FOR 65-year-old Hari Prasad Krishnan, the search for a retirement home began well before his retirement in 2010. The lecturer of French language from Madurai, Tamil Nadu, started looking for a suitable place for himself and his wife, a former geography professor, in 2007. But it was only in 2010 that he found what he was looking for. Seeking a peaceful place where they could experience solitude, his search led him to the Anandam Retirement Community, an integrated township for the elderly that houses facilities such as a resort, spa, club, sports academy, food court, among others, in the Kodaikanal foothills. They booked a house in September 2010 and were handed the keys in 2014.
The township, which has 169 independent villas and 70 row houses, is an hour’s drive from Madurai. “I was a lecturer for 15 years. And that was after my stint as a government servant with the treasury and accounts department. I opted for voluntary retirement and started teaching French in 1995. Both our daughters are married and settled in Chennai, and my wife and I decided that we did not want to disturb them for further care,” Krishnan says.
“During our first visit to the location in July 2010, we found the ambience to be very pleasant. Our kids approved the location too, and asked us to go ahead,” adds Krishnan, who loves trekking to nearby villages. “We feel happy here. The location is good health-wise too… there’s no pollution,” he says, adding that even though they still have a home in Madurai, they don’t like going there any more. “Even our grandchildren prefer to come and stay with us here during vacations.” The price range of the houses at Anandam range from R35 lakh to R95 lakh.
The Anandam Retirement Community, constructed by real estate developer Bahri Estates, is the first retirement home managed by Aamoksh One Eighty, a joint venture between Gurgaon-based hospitality company Aamoksh Leisure Living and One Eighty, the second-largest private operator of retirement homes in the US.
The Census data of 2011 revealed that almost 15 million elderly Indians were living alone and almost three-fourths of these were women. As per a 2015 report, The State of Elderly in India, published by non-profit organisation HelpAge India, there are more than 100 million senior citizens currently in India. And by 2021, this number is expected to reach 143 million. Owing to these huge numbers, the country has seen the emergence of many players in the senior living and care sector. These players not only offer luxurious living communities optimised for the needs of senior citizens, but specialised products, exclusive platforms and communities as well, which connect the elderly with information and services they might need.
At Anandam, Aamoksh One Eighty provides fully-serviced and maintained row houses and villas, ensuring seniors don’t have to worry about the hassles of daily household chores. From activity centres to clubhouse facilities, Anandam makes sure that the life of seniors is full of fun, excitement and, most importantly, good health—they are provided personal care assistance and medication services as well. “Some key things we validate (while deciding on a location for a community) are access to medical facilities and entertainment, distance from the nearest railway station/airport, manpower availability for servicing the campus, etc,” says Sanjay Lakhotia, founder and director, Aamoksh One Eighty.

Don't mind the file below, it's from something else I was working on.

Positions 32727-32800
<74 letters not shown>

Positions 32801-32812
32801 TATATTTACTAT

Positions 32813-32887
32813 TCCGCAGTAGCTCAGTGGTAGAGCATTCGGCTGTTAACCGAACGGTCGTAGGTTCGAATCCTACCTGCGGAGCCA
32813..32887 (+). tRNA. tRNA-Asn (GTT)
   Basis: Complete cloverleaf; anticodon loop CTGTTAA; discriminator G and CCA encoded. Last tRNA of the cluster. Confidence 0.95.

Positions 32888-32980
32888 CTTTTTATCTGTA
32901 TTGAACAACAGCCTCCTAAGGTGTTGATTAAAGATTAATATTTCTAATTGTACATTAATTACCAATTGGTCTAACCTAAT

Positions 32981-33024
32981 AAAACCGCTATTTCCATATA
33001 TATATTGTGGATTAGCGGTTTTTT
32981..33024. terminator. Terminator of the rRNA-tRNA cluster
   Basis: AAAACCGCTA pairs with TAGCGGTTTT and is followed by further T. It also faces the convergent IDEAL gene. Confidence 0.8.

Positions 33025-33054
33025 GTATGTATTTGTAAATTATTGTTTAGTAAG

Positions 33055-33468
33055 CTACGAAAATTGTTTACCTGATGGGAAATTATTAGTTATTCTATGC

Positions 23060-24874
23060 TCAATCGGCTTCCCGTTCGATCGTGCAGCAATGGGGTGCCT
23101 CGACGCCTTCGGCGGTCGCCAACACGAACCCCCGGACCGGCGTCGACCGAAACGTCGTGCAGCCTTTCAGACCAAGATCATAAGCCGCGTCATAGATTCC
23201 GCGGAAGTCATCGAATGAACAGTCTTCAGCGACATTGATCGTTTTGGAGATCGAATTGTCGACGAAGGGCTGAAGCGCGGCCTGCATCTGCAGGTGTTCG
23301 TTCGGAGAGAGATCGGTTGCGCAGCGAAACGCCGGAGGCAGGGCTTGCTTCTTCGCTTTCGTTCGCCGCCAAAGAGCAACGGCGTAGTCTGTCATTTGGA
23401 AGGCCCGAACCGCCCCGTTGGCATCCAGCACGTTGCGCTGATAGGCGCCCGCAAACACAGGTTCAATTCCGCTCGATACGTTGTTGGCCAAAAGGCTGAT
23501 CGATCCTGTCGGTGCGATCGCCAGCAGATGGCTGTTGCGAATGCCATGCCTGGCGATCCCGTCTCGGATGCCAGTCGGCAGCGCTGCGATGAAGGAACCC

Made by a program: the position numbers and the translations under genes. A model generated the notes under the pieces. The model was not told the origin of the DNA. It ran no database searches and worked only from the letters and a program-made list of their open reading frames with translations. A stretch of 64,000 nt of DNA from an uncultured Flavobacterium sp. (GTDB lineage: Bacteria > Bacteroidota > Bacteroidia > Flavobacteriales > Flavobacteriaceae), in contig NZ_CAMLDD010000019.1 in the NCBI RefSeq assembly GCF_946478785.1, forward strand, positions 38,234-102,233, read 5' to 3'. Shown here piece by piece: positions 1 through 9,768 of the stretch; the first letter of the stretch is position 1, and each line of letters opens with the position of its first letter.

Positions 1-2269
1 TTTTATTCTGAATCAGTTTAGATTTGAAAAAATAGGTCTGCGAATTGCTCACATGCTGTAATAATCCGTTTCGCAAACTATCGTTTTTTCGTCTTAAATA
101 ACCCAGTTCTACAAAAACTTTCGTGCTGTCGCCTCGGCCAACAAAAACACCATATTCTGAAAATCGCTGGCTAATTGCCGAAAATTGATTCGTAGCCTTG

“We get a lot of requests (from senior citizens) from Dehradun, Coimbatore, Pune, Bengaluru, Delhi-NCR, Chandigarh, Hyderabad and Kolkata to set up similar retirement homes there,” he says. The company is currently working on its second senior living project in Kasauli, Himachal Pradesh. An hour’s drive from Chandigarh, the Aamoksh @Kasauli Retirement Home, set to open later this year, will house 88 units, with prices starting from R74 lakh.
Another abode for senior citizens in the country is Antara Senior Living in Dehradun, Uttarakhand. The project, by Antara Senior Living, a fully-owned subsidiary of multi-business corporate Max India Group, is in advanced stages of construction—50% of the 200 apartments have already been booked—and plans to become operational later this year.
Priced between R1.6 crore and R8 crore, the apartments range from 1,400 sq ft to 6,000 sq ft in size. “Landscaped gardens, clean air untainted by the effluents of a busy city, a peaceful atmosphere, etc, all make for the perfect environment to enjoy life. The location of our project was chosen very carefully keeping all this in mind,” says Tara Singh Vachani, CEO, Antara Senior Living, adding, “The current estimated demand for senior housing in India is approximately three lakh units.”
However, there are a lot of challenges in building integrated senior living communities since it’s a largely unorganised industry. “The availability of trained manpower is a key issue, as there are no traditionally-trained people to service the needs of seniors. A huge amount needs to be invested to train manpower and equip them to manage services for seniors,” says Lakhotia of Aamoksh.
There are other challenges as well. Some players say there are a lot of emotional and social obstacles as well. “One of the biggest challenges is the social stigma that surrounds the idea of elderly people moving out of their homes,” says Neha Sinha, CEO, Epoch Elder Care, which provides high-quality assisted living homes for seniors in Gurgaon and Pune.
Started in 2012 by entrepreneur Kabir Chadha, Epoch Elder Care also provides nursing and attendant care, security, as well as social activities for senior citizens. “When we started, we were very clear that we did not want to get into old-age homes. One of the biggest criteria was that our homes need to be close to a multi-speciality hospital. We are very particular about the furnishings too. The rooms need to be bright and cheerful with ample sunlight. And obviously, they need to be elderly-friendly,” says Sinha.